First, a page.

Washington – Washington is preparing to soon release at least part of a 28-page secret chapter from a congressional inquiry into 9/11 that may shed light on possible Saudi connections to the attackers, AFP reported.
The documents, kept in a secure room in the basement of the Capitol, contain information from the joint congressional inquiry into “specific sources of foreign support for some of the Sept. 11 hijackers while they were in the United States.”
For its part, Saudi Arabia is confident that nothing in the secret 28-page section of U.S. congressional report on the September 11 attacks implicates its leaders.
In December 2002, one year after the attacks claimed by al-Qaeda, the House and Senate committees on intelligence published a report into the U.S. investigation into them.
However, the president at that period, George W. Bush, ordered that 28 pages of the report be classified to protect the methods and identities of U.S. intelligence sources; since then the report has been put in the Capitol.
In April, former Senator from Florida Bob Graham said the pages should be made public and alleged Saudi officials, who could have provided assistance to the 9/11 hijackers.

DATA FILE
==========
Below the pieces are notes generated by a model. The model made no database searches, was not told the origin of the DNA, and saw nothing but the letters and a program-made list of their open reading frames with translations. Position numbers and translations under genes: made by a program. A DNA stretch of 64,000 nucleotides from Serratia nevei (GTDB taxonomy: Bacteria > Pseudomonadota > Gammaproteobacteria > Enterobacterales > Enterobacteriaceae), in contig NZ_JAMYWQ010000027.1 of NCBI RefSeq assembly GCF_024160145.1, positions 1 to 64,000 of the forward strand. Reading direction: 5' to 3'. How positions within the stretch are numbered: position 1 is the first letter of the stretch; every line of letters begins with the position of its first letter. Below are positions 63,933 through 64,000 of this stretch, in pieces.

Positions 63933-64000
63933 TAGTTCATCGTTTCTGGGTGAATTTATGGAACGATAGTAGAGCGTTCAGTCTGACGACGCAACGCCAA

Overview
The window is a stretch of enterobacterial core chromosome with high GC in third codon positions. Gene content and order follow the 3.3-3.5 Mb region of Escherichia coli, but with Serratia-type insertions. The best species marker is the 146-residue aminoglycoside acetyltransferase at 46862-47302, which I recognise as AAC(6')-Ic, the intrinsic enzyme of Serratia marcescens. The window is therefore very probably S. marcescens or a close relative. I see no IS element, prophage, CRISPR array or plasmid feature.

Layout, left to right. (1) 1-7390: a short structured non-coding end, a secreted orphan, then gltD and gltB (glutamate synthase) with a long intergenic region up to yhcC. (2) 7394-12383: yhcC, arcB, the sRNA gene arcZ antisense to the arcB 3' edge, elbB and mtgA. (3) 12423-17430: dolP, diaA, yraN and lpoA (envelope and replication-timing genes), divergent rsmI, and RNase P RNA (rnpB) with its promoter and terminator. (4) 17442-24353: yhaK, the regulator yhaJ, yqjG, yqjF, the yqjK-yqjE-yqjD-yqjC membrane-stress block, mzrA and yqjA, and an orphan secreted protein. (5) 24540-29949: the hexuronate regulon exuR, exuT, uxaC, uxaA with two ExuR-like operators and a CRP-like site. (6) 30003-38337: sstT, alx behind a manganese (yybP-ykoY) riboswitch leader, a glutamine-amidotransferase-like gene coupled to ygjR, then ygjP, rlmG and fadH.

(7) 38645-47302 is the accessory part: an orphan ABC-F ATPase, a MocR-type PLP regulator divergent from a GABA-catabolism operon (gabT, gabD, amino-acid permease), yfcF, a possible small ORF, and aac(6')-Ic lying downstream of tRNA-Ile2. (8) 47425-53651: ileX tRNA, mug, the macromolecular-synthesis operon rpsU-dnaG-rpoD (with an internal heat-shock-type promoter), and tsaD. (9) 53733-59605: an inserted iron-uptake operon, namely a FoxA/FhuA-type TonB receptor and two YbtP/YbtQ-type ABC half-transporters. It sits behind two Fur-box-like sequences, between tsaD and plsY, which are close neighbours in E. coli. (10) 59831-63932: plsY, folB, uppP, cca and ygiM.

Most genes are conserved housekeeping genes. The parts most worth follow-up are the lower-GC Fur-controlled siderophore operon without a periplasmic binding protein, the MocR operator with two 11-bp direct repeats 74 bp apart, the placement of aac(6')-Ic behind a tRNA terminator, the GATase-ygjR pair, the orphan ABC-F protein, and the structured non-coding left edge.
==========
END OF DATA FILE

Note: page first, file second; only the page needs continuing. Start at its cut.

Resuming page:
Graham, who was the Senate intelligence committee chairman, said the White House had told him they will decide by June whether to declassify the pages.
Nevertheless, Riyadh insists it has nothing to fear from the mysterious 28 pages and that U.S. investigators have thoroughly exposed all the allegations they contain.
“Our position, since 2002 when the report first came out, was ‘release the pages’,” Saudi foreign minister Adel al-Jubeir told reporters in Geneva last week.
“We know from other senior U.S. officials that charges made in the 28 pages do not stand up to inquiry. Therefore, yes, release the 28 pages.”
For most U.S. and Saudi diplomats in Washington, the congressional report was superseded in July 2004 by the final report of the separate 9/11 Commission set up by Bush.
This found no evidence of official Saudi complicity, but the ongoing secrecy surrounding Congress’ earlier 28 pages has continued to stir suspicion.
“We can’t rebut charges if we’re being charged by ghosts in the form of 28 pages,” Jubeir said.
“Yet, every four or five years this issue comes up and it is like a sword over our head. Release it.”
With the campaign to declassify 28 pages from a congressional inquiry moving ever closer to its goal, the 9/11 commission chairman, former Republican governor Tom Kean of New Jersey, and vice-chairman, former Democratic congressman Lee Hamilton of Indiana, did their best to discount the significance of the pages, which are said to illustrate damning ties between Saudi Arabia and 9/11.
In interviews, they have cast doubt on the contents of the final, 28-page chapter of a 2002 congressional report.
“Compared to preliminary police notes, the 28 pages are a collection of “raw, material,” and were rendered obsolete after the 9/11 Commission fully investigated those and other leads and issued its own final conclusions,” they said.
Releasing the 28 pages in full could cast a shadow of guilt on individuals who, via the 9/11 Commission’s investigation, were later deemed innocent.